Xaluprine (Mercaptopurine Nova Laboratories) (6-mercaptopurine monohydrate) – Package leaflet - L01BB02

Updated on site: 10-Oct-2017

Medication nameXaluprine (Mercaptopurine Nova Laboratories)
ATC CodeL01BB02
Substance6-mercaptopurine monohydrate
ManufacturerNova Laboratories Ltd

Package leaflet: Information for the user

Xaluprine 20 mg/ml oral suspension mercaptopurine

Read all of this leaflet carefully before you start taking this medicine because it contains important information for you.

-Keep this leaflet. You may need to read it again.

-If you have any further questions, ask your doctor, pharmacist or nurse.

-This medicine has been prescribed for you only. Do not pass it on to others. It may harm them, even if their signs of illness are the same as yours.

-If you get any side effects, talk to your doctor. This includes any possible side effects not listed in this leaflet. See section 4

What is in this leaflet:

1.What Xaluprine is and what it is used for

2.What you need to know before you take Xaluprine

3.How to take Xaluprine

4.Possible side effects

5.How to store Xaluprine

6.Contents of the pack and other information

1.What Xaluprine is and what it is used for

Xaluprine contains mercaptopurine. This belongs to a group of medicines called cytotoxics (also called chemotherapy).

Xaluprine is used for acute lymphoblastic leukaemia (also called acute lymphocytic leukaemia or ALL). This is a fast-growing disease which increases the number of new white blood cells. These new white blood cells are immature (not fully formed) and unable to grow and work properly. They therefore cannot fight infections and may cause bleeding.

Ask your doctor if you would like more explanation about this disease.

2.What you need to know before you take Xaluprine

-Do not take Xaluprine if you are allergic (hypersensitive) to mercaptopurine or any of the other ingredients of Xaluprine (see section 6).

-Do not get vaccinated with yellow fever vaccine whilst you are taking Xaluprine because it may be fatal.

Warnings and precautions

Talk to your doctor, pharmacist or nurse before taking Xaluprine if:

-you have been vaccinated with yellow fever vaccine

-you have kidney or liver problems, as your doctor will need to check that they are working properly.

-you have a condition where your body produces too little of the enzyme called TPMT (thiopurine methyltransferase), as your doctor may need to adjust the dose.

-you are planning to have a baby. This applies to both men and women. Xaluprine may harm your sperm or eggs (see ‘Pregnancy, breast-feeding and fertility’ below).

If you are receiving immunosuppressive therapy, taking Xaluprine could put you at greater risk of:

-tumours, including skin cancer. Therefore, when taking Xaluprine, avoid excessive exposure to sunlight, wear protective clothing and use protective sunscreen with a high protection factor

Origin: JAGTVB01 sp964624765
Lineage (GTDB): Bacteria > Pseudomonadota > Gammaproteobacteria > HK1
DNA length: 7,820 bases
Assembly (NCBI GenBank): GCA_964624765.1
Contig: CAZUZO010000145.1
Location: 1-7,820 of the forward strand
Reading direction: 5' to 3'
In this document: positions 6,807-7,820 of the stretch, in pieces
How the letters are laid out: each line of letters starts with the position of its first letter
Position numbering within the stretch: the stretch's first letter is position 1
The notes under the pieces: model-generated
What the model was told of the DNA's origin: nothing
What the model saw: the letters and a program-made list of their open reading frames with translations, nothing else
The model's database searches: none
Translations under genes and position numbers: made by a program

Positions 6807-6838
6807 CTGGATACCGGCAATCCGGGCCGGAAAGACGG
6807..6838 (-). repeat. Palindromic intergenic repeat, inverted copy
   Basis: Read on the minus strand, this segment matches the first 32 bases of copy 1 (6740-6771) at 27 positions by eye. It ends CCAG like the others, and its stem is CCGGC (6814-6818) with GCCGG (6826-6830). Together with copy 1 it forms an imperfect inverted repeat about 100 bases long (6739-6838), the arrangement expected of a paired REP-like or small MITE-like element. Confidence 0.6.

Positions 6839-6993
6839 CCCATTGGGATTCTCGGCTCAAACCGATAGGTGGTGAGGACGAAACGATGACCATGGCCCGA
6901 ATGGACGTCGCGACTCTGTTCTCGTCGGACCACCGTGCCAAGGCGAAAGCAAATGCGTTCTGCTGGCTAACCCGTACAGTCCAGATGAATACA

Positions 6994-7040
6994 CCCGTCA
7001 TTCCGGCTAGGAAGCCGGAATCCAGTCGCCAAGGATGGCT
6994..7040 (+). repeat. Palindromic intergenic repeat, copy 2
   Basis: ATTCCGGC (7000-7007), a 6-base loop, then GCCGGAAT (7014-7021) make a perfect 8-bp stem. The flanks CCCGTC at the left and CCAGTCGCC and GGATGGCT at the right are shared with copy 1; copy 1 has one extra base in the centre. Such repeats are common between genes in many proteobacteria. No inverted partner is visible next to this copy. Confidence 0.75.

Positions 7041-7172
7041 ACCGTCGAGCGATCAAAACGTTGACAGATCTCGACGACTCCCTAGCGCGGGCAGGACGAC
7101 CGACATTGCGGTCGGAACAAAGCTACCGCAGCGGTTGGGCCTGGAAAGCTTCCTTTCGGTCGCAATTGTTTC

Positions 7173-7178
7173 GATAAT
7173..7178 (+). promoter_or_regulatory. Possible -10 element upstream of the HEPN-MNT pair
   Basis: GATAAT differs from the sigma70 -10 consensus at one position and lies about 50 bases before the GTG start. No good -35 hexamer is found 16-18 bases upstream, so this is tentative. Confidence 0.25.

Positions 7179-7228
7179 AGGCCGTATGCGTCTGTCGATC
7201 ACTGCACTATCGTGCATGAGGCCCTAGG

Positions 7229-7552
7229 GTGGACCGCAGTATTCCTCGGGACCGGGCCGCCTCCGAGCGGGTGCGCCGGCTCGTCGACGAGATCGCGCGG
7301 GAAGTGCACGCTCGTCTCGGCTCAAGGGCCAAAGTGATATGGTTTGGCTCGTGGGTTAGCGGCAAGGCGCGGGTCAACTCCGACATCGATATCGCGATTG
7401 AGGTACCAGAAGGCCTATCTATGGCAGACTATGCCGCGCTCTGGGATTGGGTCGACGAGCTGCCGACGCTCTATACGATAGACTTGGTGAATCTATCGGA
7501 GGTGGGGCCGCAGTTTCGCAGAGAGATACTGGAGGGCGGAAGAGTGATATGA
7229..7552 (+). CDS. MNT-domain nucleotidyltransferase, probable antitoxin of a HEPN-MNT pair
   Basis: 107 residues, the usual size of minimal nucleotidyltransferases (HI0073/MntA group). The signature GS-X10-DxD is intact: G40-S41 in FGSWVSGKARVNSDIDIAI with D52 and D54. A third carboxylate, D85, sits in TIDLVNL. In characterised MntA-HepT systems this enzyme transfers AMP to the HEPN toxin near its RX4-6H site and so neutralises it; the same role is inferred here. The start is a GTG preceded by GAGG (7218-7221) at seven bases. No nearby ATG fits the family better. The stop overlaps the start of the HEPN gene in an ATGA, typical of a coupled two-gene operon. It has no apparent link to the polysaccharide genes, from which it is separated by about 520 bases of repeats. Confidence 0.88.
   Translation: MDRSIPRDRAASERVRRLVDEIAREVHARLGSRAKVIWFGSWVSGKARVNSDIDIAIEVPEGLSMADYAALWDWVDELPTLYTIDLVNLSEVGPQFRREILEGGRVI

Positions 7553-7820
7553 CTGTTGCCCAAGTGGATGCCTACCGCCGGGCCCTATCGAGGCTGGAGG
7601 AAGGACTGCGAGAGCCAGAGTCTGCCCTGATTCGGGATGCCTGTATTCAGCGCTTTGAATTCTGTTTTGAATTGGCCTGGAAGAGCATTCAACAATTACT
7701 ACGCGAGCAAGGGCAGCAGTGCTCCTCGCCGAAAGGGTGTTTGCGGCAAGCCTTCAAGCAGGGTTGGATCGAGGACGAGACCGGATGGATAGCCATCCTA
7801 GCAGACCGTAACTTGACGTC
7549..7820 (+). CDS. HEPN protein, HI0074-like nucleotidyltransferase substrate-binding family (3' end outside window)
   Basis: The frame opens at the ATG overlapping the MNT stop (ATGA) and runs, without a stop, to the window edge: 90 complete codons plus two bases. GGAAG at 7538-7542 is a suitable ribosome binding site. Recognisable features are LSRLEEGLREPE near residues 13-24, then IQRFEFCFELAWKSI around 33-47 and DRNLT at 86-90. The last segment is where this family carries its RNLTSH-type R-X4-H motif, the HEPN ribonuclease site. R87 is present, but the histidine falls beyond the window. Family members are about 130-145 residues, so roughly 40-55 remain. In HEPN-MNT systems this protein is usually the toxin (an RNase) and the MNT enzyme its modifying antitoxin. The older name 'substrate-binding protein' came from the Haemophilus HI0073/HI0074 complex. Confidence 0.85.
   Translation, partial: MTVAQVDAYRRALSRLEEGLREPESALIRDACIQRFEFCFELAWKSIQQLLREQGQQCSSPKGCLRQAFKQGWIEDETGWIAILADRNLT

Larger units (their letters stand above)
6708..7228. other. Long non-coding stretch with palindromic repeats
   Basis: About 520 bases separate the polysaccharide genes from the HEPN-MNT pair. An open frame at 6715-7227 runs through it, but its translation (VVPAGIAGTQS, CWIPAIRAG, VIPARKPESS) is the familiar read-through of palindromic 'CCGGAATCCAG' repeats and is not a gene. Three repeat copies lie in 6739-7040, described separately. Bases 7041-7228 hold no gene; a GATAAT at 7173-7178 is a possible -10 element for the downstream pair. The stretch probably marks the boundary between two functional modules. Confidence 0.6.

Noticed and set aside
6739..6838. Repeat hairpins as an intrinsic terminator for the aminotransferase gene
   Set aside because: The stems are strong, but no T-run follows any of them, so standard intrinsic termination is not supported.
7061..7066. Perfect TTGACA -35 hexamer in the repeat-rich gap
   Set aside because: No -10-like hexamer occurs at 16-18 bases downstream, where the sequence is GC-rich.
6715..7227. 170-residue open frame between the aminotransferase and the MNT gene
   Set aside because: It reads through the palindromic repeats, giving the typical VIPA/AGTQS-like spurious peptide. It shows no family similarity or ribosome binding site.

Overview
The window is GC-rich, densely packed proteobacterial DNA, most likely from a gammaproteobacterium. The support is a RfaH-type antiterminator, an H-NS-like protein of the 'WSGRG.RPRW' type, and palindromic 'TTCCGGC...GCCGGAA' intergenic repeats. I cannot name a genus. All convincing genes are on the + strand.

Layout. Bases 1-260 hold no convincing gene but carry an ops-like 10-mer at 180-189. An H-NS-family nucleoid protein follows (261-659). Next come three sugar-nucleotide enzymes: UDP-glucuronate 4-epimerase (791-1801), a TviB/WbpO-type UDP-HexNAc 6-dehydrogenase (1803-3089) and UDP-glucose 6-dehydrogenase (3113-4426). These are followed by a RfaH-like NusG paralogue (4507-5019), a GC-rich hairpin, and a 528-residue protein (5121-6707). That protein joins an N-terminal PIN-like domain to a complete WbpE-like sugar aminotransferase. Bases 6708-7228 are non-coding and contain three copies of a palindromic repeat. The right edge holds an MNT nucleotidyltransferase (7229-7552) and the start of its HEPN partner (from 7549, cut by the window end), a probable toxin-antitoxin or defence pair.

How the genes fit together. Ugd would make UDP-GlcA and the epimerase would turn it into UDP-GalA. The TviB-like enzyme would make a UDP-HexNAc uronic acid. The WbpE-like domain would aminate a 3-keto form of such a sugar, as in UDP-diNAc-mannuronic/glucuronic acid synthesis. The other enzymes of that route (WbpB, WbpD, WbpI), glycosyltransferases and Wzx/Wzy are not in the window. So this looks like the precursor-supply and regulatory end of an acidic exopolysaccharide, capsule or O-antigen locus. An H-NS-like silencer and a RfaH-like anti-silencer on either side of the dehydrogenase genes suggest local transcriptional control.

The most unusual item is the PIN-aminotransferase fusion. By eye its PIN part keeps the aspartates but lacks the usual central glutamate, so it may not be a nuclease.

-lymphoproliferative disorders

otreatment with Xaluprine increases your risk of getting a type of cancer called lymphoproliferative disorder. With treatment regimen containing multiple immunosuppressants (including thiopurines), this may lead to death.

oA combination of multiple immunosuppressants, given concomitantly increases the risk of disorders of the lymph system due to a viral infection (Epstein-Barr virus (EBV)-associated lymphoproliferative disorders).

Taking Xaluprine could put you at greater risk of:

-developing a serious condition called Macrophage Activation Syndrome (excessive activation of white blood cells associated with inflammation), which usually occurs in people who have certain types of arthritis

Some patients with inflammatory bowel disease who have received 6-mercaptopurine have developed a rare and aggressive type of cancer called Hepatosplenic T-cell Lymphoma (see section 4, Possible side effects).


When you are treated with Xaluprine the risk of viral, fungal and bacterial infections is increased and the infections may be more serious. See also section 4.

Tell your doctor before starting treatment whether or not you have had chickenpox, shingles or hepatitis B (a liver disease caused by a virus).

NUDT15-gene mutation

If you have an inherited mutation in the NUDT15-gene (a gene which is involved in the break-down of Xaluprine in the body), you have a higher risk of infections and hair loss and your doctor may in this case give you a lower dose.

Avoid contact of Xaluprine with your skin, eyes or nose. If you accidentally get some in your eyes or nose, flush the area with water.

If you are not sure if any of the above applies to you, talk to your doctor or pharmacist before taking Xaluprine.

Children and adolescents

Low blood sugar has sometimes been seen in children, mainly in children under the age of six or with a low body mass index. Talk to your child´s doctor if this happens.

Other medicines and Xaluprine

Tell your doctor or pharmacist if you are taking or, have recently taken or might take any other medicines, including medicines obtained without a prescription. This includes herbal medicines.

In particular, tell your doctor, nurse or pharmacist if you are taking any of the following:

-other cytotoxic medicines (chemotherapy) - when used with Xaluprine there is a greater chance of side effects, such as anaemia

-allopurinol or febuxostat (used to treat gout)

-oral anticoagulants (used to thin the blood)

-olsalazine or mesalazine (used for a bowel disorder called ulcerative colitis)

-sulfasalazine (used for rheumatoid arthritis or ulcerative colitis).

-anti-epileptic medicines such as phenytoin, carbamazepine. Blood levels of anti-epileptic medicines may need to be monitored and doses adjusted if necessary.

Having vaccines while you are taking Xaluprine

If you are going to have a vaccination it is important to speak to your doctor or nurse before you have it. Vaccination with live vaccines (like polio, measles, mumps and rubella) is not recommended, as these vaccines may give you an infection if you have them whilst you are taking Xaluprine.

Xaluprine with food and drink

Xaluprine may be taken with food or on an empty stomach. However, the choice of method should be consistent from day to day.

Do not take Xaluprine at the same time as milk or dairy products, as they can make the medicine less effective. Xaluprine should be taken at least 1 hour before or 2 hours after milk or dairy products.

Pregnancy, breast-feeding and fertility

Do not take Xaluprine if you are planning to have a baby without first speaking to your doctor for advice. This applies to both men and women. Xaluprine may harm your sperm or eggs. Reliable contraception must be used to avoid pregnancy whilst you or your partner are taking Xaluprine. Both men and women should continue to use effective contraception for at least 3 months after stopping treatment. If you are already pregnant, you must talk to your doctor before taking Xaluprine.